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Uzbekistan's roller-coaster ride to Brazil

Central Asian football could hit the big time if Uzbekistan beat South Korea to qualify for their first-ever World Cup.

Last Modified: 06 Jun 2013 13:55
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Global ambitions: Two-time Asian Player of the Year Server Djeparov is itching to showcase his talent on the European stage [GALLO/GETTY]

Central Asia has never been at the heart of the continent’s football scene.

That may be about to change however as Uzbekistan will qualify for a first-ever World Cup if they defeat South Korea in Seoul on Tuesday.

If it happens, it would be quite the party with the region celebrating a first ever appearance on the global stage. Along with neighbours Turkmenistan, Tajikistan and Kyrgyzstan (Kazakhstan plays in UEFA), Uzbekistan only became independent in the early nineties after decades of being inside the USSR, a small part of a much larger football fabric.  

The team roared out of the Soviet bloc to win the 1994 Asian Games, beating good opposition along the way, but for the rest of the century, that was it. For much of this, Uzbekistan have threatened to join the ranks of the continent’s elite on numerous occasions but never quite taking the opportunity when it arose.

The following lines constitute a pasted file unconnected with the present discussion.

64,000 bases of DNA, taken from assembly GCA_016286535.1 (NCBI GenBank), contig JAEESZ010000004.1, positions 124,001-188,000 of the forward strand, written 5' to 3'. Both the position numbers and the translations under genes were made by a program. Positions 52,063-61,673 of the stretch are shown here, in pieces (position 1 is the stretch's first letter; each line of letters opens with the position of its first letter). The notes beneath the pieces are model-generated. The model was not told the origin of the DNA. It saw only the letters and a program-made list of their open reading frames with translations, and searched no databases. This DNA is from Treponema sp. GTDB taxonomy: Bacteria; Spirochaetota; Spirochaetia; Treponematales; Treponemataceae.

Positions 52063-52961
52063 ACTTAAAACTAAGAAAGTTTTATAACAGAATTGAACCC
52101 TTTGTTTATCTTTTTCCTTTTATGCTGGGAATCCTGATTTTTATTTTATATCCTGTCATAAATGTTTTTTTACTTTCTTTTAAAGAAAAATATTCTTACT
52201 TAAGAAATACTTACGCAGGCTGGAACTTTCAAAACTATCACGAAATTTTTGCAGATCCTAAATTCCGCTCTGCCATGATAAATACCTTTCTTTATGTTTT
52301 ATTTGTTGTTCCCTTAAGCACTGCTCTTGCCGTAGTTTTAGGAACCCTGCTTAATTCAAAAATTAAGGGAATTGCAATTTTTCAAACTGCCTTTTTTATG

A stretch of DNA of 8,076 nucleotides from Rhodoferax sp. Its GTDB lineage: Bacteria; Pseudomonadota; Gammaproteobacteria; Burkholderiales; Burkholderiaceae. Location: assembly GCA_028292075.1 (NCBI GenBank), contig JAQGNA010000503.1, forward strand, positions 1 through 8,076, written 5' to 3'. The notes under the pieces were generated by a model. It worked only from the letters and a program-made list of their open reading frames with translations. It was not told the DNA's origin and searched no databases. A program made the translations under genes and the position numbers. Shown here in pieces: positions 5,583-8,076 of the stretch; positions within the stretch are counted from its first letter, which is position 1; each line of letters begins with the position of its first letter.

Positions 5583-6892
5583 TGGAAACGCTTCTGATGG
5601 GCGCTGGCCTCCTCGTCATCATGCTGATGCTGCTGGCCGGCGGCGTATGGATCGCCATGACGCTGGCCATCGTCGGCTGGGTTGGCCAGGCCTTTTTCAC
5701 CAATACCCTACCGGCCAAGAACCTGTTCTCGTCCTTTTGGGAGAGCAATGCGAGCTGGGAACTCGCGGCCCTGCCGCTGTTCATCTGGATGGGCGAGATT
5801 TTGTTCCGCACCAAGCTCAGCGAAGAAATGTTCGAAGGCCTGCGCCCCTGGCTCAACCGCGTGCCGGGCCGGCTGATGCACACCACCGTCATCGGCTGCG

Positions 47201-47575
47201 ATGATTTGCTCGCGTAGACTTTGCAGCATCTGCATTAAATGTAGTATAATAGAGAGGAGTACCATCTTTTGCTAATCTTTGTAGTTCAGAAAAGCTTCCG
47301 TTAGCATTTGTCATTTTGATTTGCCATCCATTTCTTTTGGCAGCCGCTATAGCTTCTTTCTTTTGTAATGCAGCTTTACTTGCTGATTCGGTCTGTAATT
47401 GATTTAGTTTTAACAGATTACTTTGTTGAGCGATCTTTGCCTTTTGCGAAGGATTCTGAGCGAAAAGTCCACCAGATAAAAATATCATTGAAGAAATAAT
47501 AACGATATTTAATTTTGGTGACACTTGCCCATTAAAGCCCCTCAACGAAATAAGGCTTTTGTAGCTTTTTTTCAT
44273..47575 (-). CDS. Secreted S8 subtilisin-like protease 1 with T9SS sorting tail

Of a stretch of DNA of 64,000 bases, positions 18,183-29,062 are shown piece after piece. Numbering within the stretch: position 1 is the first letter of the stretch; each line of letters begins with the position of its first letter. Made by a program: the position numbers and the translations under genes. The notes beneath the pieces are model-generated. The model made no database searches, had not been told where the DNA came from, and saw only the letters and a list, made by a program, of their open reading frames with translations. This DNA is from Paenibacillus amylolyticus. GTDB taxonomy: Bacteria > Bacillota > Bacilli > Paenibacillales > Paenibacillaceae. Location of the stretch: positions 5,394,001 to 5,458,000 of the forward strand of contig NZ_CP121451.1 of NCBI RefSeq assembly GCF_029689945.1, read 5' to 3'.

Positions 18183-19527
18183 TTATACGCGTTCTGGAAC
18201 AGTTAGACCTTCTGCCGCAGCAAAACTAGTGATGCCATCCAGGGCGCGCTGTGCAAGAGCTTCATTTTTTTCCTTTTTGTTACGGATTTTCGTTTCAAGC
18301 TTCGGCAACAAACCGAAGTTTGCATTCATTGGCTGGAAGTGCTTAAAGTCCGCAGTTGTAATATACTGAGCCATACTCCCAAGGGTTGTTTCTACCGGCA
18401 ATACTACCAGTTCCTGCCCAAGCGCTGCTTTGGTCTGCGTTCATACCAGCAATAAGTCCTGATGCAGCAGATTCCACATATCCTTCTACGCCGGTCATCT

"It took time for us to find our way in the Asian Football Confederation and Asian football in general after the break-up of the Soviet Union but we have developed over the years and we have a strong national football team," the head of the Uzbek Football Federation (UFF) Mirabror Usmanov told Al Jazeera. 

Two-time Asian Player of the Year Server Djeparov has vision, creativity and plenty of technique that he wants to show on the biggest stage and despite being 30, still wants to play in Europe. Odil Ahmedov is a 25-year-old already linked to teams like Arsenal and Ignatiy Nesterov is one of the best goalkeepers in Asia. 

For some, in the team it is their last chance but at the moment, nobody is looking past Tuesday’s game in Seoul and not just because Uzbekistan have lost all four of their games to date in South Korea.